December 04, 2013

Commissioner says mayor broke Code of Ethics

As published in The Erin Advocate

An Integrity Commissioner hired by the Town of Erin says Mayor Lou Maieron is a “bully” who repeatedly violated the Town’s Code of Ethics.

John Craig recommends that Town Council suspend Maieron without pay for one month as a sanction for various breaches of the Code, the most serious of which involve the abuse of Town staff.

“I judge the pattern of his transgressions to be harmful on a personal, corporate and community level demanding immediate corrective action,” said Craig.

Maieron strongly denies this conclusion, saying in a published commentary that it is “very disturbing and destructive without any basis in fact.”

Craig investigated five allegations made by Councillor Josie Wintersinger and found Maieron in violation of the Code on three of them.

He also suggests that the Town pay for a leadership training course for the mayor, and that they hire a facilitator to help council and staff “set a path to a more cooperative working relationship”.

The mayor rejects all of the complaints as “frivolous, vexatious and a waste of everyone’s time”. He said the Commissioner, by identifying which provisions of the Code had allegedly been broken, became the “accuser as well as judge, jury and executioner”.

The investigation under the Code was informal, with no public hearings or examination of witnesses as would happen in a court case. Details including the name of the complainant were secret until now. Authority rests with Town Council regarding penalties or other actions.

Craig’s report and Maieron’s commentary form a section of the agenda for Tuesday’s council meeting, held after this issue of The Advocate went to press. The agenda and the Code itself are available on the Town website,

It was alleged that statements and emails by the mayor were intimidating, demeaning and harmful to the reputation of staff and others. Craig said while the offenses could be “considered somewhat low on the range of misconduct, the Mayor's behaviour repeatedly crossed the line into forbidden territory.”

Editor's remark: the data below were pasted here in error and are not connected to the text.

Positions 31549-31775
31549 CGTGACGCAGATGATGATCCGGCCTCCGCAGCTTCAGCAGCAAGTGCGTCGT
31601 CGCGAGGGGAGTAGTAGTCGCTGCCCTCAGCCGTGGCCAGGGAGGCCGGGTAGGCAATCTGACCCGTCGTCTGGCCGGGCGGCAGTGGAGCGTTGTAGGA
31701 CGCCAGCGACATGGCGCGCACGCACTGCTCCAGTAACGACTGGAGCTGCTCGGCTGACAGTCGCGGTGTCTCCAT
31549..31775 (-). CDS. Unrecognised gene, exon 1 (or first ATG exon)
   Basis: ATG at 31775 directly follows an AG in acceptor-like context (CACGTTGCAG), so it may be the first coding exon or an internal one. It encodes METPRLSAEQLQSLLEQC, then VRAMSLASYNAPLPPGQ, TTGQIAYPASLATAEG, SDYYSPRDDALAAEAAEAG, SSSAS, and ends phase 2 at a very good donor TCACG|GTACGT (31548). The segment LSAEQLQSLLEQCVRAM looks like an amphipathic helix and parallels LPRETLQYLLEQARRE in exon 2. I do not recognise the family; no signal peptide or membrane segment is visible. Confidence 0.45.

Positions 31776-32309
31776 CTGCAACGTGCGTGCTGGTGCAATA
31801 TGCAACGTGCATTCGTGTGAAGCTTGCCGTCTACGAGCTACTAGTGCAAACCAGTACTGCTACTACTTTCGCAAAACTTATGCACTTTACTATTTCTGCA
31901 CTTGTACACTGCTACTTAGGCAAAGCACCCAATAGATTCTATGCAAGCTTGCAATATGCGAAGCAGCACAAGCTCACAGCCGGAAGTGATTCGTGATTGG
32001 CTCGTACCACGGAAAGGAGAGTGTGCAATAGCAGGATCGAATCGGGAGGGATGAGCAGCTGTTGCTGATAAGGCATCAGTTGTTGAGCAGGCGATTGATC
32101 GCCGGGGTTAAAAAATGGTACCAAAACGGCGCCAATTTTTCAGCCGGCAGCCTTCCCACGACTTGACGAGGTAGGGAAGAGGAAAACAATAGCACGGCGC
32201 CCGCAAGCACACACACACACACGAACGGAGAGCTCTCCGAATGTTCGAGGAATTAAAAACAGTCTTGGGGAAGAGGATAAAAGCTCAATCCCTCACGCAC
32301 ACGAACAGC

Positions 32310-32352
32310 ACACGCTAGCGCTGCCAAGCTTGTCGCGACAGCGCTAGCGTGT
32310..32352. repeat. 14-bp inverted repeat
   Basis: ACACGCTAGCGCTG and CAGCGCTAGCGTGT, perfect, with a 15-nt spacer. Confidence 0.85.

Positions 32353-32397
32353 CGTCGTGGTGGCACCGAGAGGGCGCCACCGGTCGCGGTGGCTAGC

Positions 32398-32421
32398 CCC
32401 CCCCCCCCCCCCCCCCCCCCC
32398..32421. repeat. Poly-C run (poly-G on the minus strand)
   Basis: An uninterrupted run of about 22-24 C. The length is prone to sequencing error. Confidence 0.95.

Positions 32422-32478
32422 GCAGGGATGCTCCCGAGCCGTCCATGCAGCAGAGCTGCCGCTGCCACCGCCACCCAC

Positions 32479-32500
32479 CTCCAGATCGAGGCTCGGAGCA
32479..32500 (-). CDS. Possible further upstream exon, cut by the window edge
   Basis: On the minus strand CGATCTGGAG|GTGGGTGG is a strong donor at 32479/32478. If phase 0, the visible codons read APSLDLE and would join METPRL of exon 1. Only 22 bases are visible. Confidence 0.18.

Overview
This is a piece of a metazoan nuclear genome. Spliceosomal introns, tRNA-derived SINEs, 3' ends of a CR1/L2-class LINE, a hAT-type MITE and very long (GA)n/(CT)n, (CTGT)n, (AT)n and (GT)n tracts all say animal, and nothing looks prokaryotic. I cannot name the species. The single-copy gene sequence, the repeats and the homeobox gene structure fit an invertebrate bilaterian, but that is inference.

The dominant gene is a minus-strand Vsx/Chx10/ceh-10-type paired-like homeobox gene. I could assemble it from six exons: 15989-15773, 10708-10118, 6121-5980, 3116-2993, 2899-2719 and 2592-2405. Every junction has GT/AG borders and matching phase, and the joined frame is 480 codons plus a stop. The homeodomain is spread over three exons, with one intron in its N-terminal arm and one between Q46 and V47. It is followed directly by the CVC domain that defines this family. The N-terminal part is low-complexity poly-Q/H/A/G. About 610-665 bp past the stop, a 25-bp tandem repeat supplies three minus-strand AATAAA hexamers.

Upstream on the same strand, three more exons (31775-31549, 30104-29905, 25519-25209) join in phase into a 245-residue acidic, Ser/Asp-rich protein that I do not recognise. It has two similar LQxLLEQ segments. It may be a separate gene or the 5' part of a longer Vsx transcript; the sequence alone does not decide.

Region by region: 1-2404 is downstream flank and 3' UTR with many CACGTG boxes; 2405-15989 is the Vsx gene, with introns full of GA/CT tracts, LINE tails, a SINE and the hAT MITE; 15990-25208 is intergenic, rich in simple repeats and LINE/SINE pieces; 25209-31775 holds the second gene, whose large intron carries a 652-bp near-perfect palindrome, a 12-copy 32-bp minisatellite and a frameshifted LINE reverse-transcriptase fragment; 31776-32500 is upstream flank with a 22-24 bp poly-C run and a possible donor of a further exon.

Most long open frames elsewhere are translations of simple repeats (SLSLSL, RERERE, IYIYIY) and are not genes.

He cited several instances of criticizing staff in public, questioning their integrity, suggesting they be replaced or excluding those who disagree with him from discussions of Town business. Some staff have feared for their jobs after communicating with him, while some others said he was “simply annoying”.

“Mayor Maieron's contrarian and argumentative style in his email messages and personal interactions is relentless,” said Craig. “It has been reported to me by multiple independent sources that he can be condescending (particularly towards females) and sometimes intimidating. Evidence supports the fact that much of the poor behaviour displayed by the Mayor has been ongoing for quite some time and continues.”

Craig acknowledged that some communications to the mayor have been “disrespectful and inappropriate”. While it is not in his mandate to judge the behaviour of others, he said, “There is plenty of ill will to go around at Town Hall ... evidence reveals a serious and persistent level of tension and grinding frustration in the workplace (including at the council table).

“It is probable that information is not being fully and properly shared with the Mayor because of the anguish caused by anticipation of another potentially relentless round of contrarian argument and criticism. Consequently, it is highly likely that informed public debate on important matters is being suppressed.”

On an allegation that the mayor revealed confidential information to the public on June 25 by discussing the firing of former CAO Frank Miele, Craig said he “technically” breached the Code. “It was not a significant transgression and most likely due to an error in judgment,” he said noting that the term “confidential” is not properly defined in the Code.

On an allegation that the mayor accepted an improper payment as a gift relating to the costs of a trip to China, Craig ruled that he had not done so, since local governments in China paid for the meals and accommodations, as permitted in the Code.

He recommended that council “review its expense policy to clarify the definition of the term ‘conference’, and consider requiring members to seek council permission for extraordinary expenses.”